Discharge from Ear: Symptoms, Causes & Treatment

Updated in June 2023

Discharge from the ear is usually caused by an accumulation of fluid, especially in babies under 2. In adults, it it usually the result of a cold, sinusitis, or allergic rhinitis.

Discharge from the ear can causing hearing loss, which can affect communication and language development in children. Adults will typically experience hearing loss, as well as muffled hearing and cracking noises in the ear.

If you think you may have discharge in the ear, you should consult a family doctor, ENT specialist or a pediatrician (for children).

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Common symptoms

Symptoms associated with discharge from the ear include: 

  • The sensation of a plugged ear
  • Pain or discomfort in the ar
  • Difficulty hearing
  • Whistling or cracking sounds in the ear 

Other symptoms that may emerge include loss of appetite, vomiting, fever and the release of a yellow or white fluid from the ear. In children, it can lead to speech delays if left untreated for long periods of time. 

If you suspect you may have discharge in the ear, you should consult an ENT specialist, family doctor or pediatrician as appropriate. To confirm a diagnosis, the doctor will evaluate the present symptoms and assess the discharge from the ear, which can be observed through an otoscope. The doctor can also perform a tympanic membrane vibration test, as a lower vibration is usually associated with discharge in the ear.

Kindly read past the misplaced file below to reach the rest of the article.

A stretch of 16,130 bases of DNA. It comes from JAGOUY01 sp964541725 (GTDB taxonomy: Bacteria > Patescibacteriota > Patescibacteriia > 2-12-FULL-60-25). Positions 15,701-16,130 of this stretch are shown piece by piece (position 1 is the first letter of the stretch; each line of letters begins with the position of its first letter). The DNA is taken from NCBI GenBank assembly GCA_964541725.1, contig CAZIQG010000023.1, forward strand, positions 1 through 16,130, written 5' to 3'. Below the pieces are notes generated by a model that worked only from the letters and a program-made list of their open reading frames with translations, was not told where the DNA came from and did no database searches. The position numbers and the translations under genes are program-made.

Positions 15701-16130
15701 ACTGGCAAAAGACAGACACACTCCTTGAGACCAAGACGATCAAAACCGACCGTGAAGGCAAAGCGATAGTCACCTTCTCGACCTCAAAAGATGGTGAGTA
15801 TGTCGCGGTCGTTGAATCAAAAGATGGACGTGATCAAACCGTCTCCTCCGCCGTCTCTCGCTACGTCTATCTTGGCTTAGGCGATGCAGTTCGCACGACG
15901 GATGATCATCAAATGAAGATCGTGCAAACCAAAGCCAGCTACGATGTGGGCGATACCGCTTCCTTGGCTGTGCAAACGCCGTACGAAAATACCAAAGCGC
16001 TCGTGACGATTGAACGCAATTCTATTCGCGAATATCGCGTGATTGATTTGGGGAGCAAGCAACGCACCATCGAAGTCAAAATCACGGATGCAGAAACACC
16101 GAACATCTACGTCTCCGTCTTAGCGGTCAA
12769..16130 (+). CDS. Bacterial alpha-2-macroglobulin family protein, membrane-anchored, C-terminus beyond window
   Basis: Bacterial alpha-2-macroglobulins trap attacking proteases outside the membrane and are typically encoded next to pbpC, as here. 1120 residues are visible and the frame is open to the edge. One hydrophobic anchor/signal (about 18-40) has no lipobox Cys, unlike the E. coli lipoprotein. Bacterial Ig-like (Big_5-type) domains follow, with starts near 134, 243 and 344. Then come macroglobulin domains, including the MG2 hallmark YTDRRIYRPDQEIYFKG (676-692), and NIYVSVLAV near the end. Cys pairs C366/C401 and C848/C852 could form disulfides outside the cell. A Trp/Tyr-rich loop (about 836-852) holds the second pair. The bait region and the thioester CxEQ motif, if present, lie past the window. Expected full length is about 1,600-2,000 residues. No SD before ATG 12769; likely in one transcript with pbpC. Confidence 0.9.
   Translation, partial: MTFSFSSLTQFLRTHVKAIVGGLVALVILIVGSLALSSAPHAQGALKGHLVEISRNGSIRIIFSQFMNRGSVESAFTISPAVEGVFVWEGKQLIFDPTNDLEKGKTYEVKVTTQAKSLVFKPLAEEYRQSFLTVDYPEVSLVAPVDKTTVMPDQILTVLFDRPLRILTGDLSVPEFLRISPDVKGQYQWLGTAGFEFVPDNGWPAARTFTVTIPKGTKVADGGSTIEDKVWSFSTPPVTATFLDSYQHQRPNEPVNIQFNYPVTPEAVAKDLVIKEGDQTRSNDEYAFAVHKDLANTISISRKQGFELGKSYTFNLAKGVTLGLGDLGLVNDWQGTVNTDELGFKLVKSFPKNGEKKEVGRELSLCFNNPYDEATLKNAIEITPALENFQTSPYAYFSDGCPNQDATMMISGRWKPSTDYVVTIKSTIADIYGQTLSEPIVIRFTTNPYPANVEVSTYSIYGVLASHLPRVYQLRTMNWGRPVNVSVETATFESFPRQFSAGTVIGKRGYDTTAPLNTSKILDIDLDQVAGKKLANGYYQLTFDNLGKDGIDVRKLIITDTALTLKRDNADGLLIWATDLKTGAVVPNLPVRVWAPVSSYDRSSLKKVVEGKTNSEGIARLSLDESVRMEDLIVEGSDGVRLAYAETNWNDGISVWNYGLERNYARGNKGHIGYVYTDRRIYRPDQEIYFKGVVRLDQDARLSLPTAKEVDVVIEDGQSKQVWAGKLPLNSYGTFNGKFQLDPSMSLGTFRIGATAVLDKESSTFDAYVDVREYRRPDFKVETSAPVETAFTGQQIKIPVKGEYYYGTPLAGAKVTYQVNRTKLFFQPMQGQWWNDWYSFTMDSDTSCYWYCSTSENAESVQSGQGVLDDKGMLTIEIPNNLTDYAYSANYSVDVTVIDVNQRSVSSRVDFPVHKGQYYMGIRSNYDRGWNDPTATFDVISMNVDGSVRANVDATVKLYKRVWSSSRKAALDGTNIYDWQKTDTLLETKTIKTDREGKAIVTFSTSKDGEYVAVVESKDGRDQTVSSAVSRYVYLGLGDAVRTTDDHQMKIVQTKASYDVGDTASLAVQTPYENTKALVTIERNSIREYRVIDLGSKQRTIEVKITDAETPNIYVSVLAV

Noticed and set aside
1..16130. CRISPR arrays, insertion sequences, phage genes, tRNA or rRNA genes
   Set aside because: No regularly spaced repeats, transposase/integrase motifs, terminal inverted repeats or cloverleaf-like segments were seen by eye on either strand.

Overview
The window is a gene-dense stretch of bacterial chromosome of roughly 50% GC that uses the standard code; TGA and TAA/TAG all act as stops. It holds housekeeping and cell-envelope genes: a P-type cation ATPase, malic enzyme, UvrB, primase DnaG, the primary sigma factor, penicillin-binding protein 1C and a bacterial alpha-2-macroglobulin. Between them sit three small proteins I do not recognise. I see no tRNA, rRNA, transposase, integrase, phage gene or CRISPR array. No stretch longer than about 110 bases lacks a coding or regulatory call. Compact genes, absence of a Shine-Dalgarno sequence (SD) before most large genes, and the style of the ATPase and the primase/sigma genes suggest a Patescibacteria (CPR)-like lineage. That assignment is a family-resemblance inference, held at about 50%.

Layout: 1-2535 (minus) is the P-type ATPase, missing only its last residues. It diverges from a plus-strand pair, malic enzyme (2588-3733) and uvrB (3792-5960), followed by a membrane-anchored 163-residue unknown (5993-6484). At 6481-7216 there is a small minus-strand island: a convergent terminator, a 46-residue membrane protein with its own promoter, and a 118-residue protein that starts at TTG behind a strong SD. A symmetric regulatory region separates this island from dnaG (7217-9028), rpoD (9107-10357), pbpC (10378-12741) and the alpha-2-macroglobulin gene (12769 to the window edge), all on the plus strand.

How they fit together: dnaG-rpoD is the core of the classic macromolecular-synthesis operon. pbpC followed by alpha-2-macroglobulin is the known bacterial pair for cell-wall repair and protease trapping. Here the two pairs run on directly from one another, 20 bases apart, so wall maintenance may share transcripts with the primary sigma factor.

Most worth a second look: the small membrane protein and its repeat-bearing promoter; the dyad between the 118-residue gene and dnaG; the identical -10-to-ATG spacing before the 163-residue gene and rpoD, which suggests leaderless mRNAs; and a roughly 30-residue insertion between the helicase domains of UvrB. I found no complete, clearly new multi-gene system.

Main causes

The most common causes of discharge in the ear include: 

  • Viral or bacterial infection, leading to inflammation in the ear and the production of discharge 
  • Frequents colds and flus 
  • Allergic rhinitis
  • Sinusitis
  • Enlarged tonsils
  • Allergies
  • Injury in the ear due to rapid pressure changes (also known as barotrauma)
  • GERD 

In addition, tumors and malformations in the face or palate are less common but can lead to discharge in the ears. Learn more about what causes ear discharge and what to do.

Treatment options

Treatment usually involves the elimination of accumulated secretion and symptom relief. Although discharge in the ear generally improves without any specific interventions, the doctor may prescribe medications with corticosteroids or antibiotics. 

In some cases, symptoms may persist or worsen depending on treatment. In these cases, the doctor may recommend a surgical procedure to insert a drain in the ear to remove any discharge and present accumulation in the future. 

Prevention measures

In small children, discharge in the ear can be prevented through breastfeeding. Antibodies that are naturally present in the breastmilk can help protect the baby from infections that cause ear infections and discharge. You should also avoid offering pacifiers and smoking near the child, as well as ensure the child's vaccines are all up to date. 

It is important for adults and children to wash their hands frequently. Children and adults that are sick with rhinitis, sinusitis, GERD and allergies should be assessed by a doctor to ensure these conditions are well-managed and do not worsen.